Nvidia today announced a new generation of GeForce RTX graphics cards, and as widely expected, the GPU maker spent considerable time talking about real-time ray tracing. The hardware that will make this possible is here, Nvidia claims, and the software is in place too. All that's left are the games.
Before the GeForce event ended, Nvidia also announced a barrage of blockbuster games being developed on its RTX platform, which enables real-time ray tracing and new AI capabilities in games. Between what's coming soon and what will arrive a bit later, Nvidia called out 21 games in all.
"The Nvidia RTX platform and GeForce RTX 20-series GPUs bring real-time ray tracing to games 10 years sooner than anyone could have ever imagined,” said Tony Tamasi, senior vice president of Content and Technology at Nvidia. "Thanks to the AI and hardware light-ray acceleration built into GeForce RTX GPUs, games using these futuristic features are right around the corner."
Battlefield 5 and Shadow of the Tomb Raider headlined the announcement, with nifty tech demos showcasing what's in store. Check out a more detailed breakdown of Battlefield 5 at the link, and watch Tomb Raider's below.
And here's a look at Control by Remedy, another game with an early demo showing off support for the RTX platform.
All three demos showcase what real-time ray tracing brings to the table. We've already covered the ins and outs of ray tracing and what it means for gaming, and you should definitely check that out if you haven't already. The short version, though, is that ray tracing vastly improves the visual fidelity of graphics compared to current rasterization techniques. The elusive technology is also demanding.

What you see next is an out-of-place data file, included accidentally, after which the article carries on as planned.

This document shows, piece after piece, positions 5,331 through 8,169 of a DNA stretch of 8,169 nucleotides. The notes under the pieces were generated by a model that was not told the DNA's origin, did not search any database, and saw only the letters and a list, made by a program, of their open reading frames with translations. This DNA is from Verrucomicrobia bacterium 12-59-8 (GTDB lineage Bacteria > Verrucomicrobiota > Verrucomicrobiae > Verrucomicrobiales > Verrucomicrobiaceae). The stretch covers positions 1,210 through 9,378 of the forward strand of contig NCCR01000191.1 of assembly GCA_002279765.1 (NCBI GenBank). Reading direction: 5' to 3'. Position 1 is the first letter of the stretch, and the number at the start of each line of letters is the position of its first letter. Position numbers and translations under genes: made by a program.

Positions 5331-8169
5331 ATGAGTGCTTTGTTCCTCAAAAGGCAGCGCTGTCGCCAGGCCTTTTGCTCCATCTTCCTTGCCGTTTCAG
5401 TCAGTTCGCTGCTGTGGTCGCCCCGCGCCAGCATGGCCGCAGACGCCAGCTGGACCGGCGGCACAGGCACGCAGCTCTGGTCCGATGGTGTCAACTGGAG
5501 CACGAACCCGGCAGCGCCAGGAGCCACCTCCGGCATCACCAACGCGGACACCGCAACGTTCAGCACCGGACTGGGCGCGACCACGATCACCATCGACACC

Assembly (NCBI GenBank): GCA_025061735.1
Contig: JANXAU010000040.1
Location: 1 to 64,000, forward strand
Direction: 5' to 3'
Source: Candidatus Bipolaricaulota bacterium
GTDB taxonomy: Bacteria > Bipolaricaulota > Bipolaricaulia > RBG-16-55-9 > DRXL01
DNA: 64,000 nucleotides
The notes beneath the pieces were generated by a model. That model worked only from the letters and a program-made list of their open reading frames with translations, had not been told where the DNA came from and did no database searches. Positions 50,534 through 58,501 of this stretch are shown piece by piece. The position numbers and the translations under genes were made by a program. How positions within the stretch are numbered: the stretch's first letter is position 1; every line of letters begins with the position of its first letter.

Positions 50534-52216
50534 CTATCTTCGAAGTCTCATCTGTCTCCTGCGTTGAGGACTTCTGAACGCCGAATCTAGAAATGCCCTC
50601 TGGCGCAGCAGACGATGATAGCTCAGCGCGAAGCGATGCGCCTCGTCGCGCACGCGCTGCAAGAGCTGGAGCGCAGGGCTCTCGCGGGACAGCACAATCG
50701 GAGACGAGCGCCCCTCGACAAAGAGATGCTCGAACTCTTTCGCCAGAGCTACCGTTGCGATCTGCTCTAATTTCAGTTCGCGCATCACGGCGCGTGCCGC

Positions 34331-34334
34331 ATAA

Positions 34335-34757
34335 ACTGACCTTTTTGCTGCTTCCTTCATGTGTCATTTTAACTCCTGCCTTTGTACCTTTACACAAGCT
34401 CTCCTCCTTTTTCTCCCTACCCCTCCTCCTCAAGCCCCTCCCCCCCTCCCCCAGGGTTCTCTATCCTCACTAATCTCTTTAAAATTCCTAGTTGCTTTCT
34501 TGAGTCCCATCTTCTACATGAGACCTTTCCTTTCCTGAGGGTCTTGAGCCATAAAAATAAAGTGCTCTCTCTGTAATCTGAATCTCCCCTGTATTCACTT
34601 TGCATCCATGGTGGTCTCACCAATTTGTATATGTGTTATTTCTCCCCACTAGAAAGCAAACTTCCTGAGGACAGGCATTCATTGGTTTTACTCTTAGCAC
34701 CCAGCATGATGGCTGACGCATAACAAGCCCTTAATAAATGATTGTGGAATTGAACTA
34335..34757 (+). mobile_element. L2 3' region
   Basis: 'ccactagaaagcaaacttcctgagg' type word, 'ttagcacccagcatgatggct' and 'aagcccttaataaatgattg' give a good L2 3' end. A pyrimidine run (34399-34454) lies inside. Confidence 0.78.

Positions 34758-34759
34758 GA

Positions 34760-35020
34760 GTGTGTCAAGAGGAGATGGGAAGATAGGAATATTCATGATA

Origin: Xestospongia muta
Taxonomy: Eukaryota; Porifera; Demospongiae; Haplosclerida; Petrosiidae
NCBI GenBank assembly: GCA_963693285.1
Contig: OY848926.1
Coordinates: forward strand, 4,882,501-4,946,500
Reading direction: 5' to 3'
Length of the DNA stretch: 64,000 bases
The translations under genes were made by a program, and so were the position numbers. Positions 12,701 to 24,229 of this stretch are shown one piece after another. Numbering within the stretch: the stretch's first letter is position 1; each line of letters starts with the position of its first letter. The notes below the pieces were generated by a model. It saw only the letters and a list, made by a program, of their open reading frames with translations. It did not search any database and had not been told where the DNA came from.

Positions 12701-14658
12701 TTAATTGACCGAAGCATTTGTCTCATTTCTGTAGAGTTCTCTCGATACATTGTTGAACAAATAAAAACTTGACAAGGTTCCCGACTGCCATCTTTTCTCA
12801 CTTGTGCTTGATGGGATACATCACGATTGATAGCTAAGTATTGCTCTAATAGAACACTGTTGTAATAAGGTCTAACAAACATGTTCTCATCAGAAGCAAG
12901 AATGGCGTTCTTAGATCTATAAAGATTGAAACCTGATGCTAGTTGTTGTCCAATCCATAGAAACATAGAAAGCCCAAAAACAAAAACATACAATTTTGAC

That's where's Nvidia's new hardware and RTX platform come into play. Nvidia built its Turing architecture with ray tracing in mind, and on the software side, Nvidia's RTX platform and Microsoft's DirectX Raytracing (DXR) API are enabling a new era in gaming. We still have a ways to go before entire scenes are ray traced, but by using a combination of ray tracing and rasterization, game developers can create more immersive experiences with a lot more detail than before.
Here are some other ray tracing demos worth checking out:
All of these spectacular graphics are made possible by new RT cores that are only found in Nvidia's latest RTX cards. However, the new cards also feature Tensor Cores, which perform deep neural network processing. To go along with this, all of Nvidia's GeForce RTX cards support a technique called Deep Learning Super-Sampling (DLSS). This applies deep learning and AI to rendering techniques to smooth out edges on objects in games.
That's a whole lot of technical jargon, but the good news is you won't have to know the ins and outs to appreciate the difference. You'll be able to see it in a number of new games, and existing ones that receive updates to support RTX, if you get one of the cards.
With new super-sampling, combined with real-time ray tracing, there's the potential for new and updated games to look markedly better than what's out there today. Nvidia says there is broad adoption for DLSS, including Serious Sam 4: Planet Badass, Final Fantasy XV, Hitman 2, and several others.
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Paul has been playing PC games and raking his knuckles on computer hardware since the Commodore 64. He does not have any tattoos, but thinks it would be cool to get one that reads LOAD"*",8,1. In his off time, he rides motorcycles and wrestles alligators (only one of those is true).